• Call it a mid life crisis Robin. My head refuses to admit that the flesh is weakening. Recent Hill walks would say otherwise however. Weetabix is not a bad idea though, they’re very light if nothing else.

  2. I will guarantee May is going to be a really glorious month of fine weather and gentle breezes. Just can’t guarantee where. Good luck, it looks an amazing route, added you to my blogroll, can’t wait to read aboutyur adventure, but it will have to wait till after my PW.

    • Thanks Andy. Hopefully those gentle breezes will be shared between Scotland and the Pennines so we can both enjoy our adventures. I must admit whenever I read about somebody heading out on the Pennine Way, I just want to do it again.

    • Thanks Ruth. If I were being honest with myself I think youthful energy may now be starting to wane after reaching the half century milestone, so perhaps my plans are now beginning to outstrip my endurance. I’ve just spent a couple of days backpacking in southern Snowdonia and it was a bit more of a struggle than it used to be. Much will be down to the weather in May, but I would be very surprised if the whole route panned out as planned.

  3. This is the ‘before’ report, I think. How did it go?

    I’m planning the walk from Oban, and having trouble getting those mountains in without making too twisty and challenging. So I was shocked to see your map including those I’ve been looking at just now.

    Are you still alive? I don’t seem to be able to find a post since May 12th. If you are there any comments about the route in execution would be welcome!


    • Hi Paul, yes I’m afraid that due to family circumstances my Blog has taken a back seat this year so I didn’t get around to writing up the actual crossing.

      In short I suffered a bad chest infection in the week leading up to the TGO and almost pulled out, but travelled up to Oban with the intent of starting slow and seeing how it went. The first day as far as Loch Etive was fine, but as soon as I started the evening climb to camp up to the Cruachan range to camp at Meall Copagach it was clear I wasn’t well and there was no way I was going to pack in the munros from there through to Glen Coe. So I camped high that night and the next morning retraced back down to the loch and followed my FWA round into Glen Kinglas. In the end I walked on through to camp at Loch Duchard that evening, and the next day ascended from Clashgour to Shron Ghearrain (lovely walk through the Glen). So in effect I cut out the Cruachan and Ben Starav munros and picked up the route later on. Just taking that extra day to recover did the world of good, and from there on I completed the route to the East coast as I’d planned and packed in a fair number of tops along the way. The route in the end was quite long, 426 km, but I finished a day ahead of my plan due to cutting out the earlier tops.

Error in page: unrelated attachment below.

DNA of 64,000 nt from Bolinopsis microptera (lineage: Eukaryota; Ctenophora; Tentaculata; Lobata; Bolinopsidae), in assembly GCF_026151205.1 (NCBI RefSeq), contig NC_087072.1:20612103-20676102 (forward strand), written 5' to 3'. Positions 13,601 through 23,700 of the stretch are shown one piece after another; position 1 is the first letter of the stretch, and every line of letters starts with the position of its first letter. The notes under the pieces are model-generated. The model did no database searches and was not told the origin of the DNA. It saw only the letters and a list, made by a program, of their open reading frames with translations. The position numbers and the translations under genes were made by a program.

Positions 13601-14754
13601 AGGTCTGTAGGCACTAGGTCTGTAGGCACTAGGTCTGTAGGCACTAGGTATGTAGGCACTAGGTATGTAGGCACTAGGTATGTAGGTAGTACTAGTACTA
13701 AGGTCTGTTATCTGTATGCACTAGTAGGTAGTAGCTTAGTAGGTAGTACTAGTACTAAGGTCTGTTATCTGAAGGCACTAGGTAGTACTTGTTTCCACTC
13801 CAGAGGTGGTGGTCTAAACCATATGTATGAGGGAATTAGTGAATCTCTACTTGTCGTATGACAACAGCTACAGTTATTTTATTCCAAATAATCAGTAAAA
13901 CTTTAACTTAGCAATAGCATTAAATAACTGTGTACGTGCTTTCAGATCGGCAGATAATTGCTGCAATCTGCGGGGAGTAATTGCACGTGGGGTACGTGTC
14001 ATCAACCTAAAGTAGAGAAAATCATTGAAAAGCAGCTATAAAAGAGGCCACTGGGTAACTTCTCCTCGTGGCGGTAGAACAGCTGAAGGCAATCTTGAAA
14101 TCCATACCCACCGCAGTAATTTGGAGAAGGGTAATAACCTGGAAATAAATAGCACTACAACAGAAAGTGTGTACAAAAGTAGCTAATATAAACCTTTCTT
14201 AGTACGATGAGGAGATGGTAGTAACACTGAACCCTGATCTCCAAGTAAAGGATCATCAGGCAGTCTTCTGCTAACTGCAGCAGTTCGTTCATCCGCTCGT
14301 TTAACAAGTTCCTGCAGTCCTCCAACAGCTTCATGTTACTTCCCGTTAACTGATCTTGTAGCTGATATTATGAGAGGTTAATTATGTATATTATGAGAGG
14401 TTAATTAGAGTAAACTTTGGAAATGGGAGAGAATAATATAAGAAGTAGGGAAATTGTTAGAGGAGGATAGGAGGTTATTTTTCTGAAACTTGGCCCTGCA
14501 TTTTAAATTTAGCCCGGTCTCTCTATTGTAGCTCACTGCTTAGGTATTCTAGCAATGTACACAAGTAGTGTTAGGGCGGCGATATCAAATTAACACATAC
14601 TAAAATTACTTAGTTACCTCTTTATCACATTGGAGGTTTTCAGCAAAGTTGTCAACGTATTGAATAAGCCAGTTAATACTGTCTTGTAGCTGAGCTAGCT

Looking up at the planned route as I passed through Glen Kinglass it actually looked like it would have been challenge even fully fit. I think I’d have been pushed in the time I’d allowed. And some of the ascents looked extremely rough. Ascending up from Loch Etive on Cruachan was very hard going, and the ascent into the Ben Starav range from Glen Kinglass looked equally exhausting. And of course the problem with a twisring high level route is that your FWA’s tend to cut corners and be shorter. So if you take an FWA it’s very easy to get out of synch and either have to camp very early and sit it out in the hope of picking up the next day’s high route as planned, or cut out 2 high days with a single longer FWA. My planned route for the first few days was a bit a**e about face, with long high days and short easy FWA’s.

      If I were to do it again I would either plan in the Cruachan range, or Ben Starav range….but probably not both.

      • You’re right about the challenge of starting on rough and high routes, but unfortunately that’s how the TGO works going as it does from West to East. I have always been a bit too ambitious at the start and then suffered as a result.

        I was in Scotland in October – with a route plan for a ‘high’ first half of the Cape Wrath Trail. Short days and bad weather prevented me going up high and as a result I was in unusually fine shape the whole trip! But also had a couple of spare days to fill.

        I agree bout the either / or in your last sentence, to. Nice photos too. Thanks for sharing!


      • I should have learnt after the first day on my 2015 crossing starting at Lochailort. That year I did the entire Moidart corbetts on the first day with a ridiculous amount of ascent. Finished the day exhausted and almost unable to eat. But when you’re sat at home planning these adventures from the comfort of your centrally heated home, these big hill days just look enticing.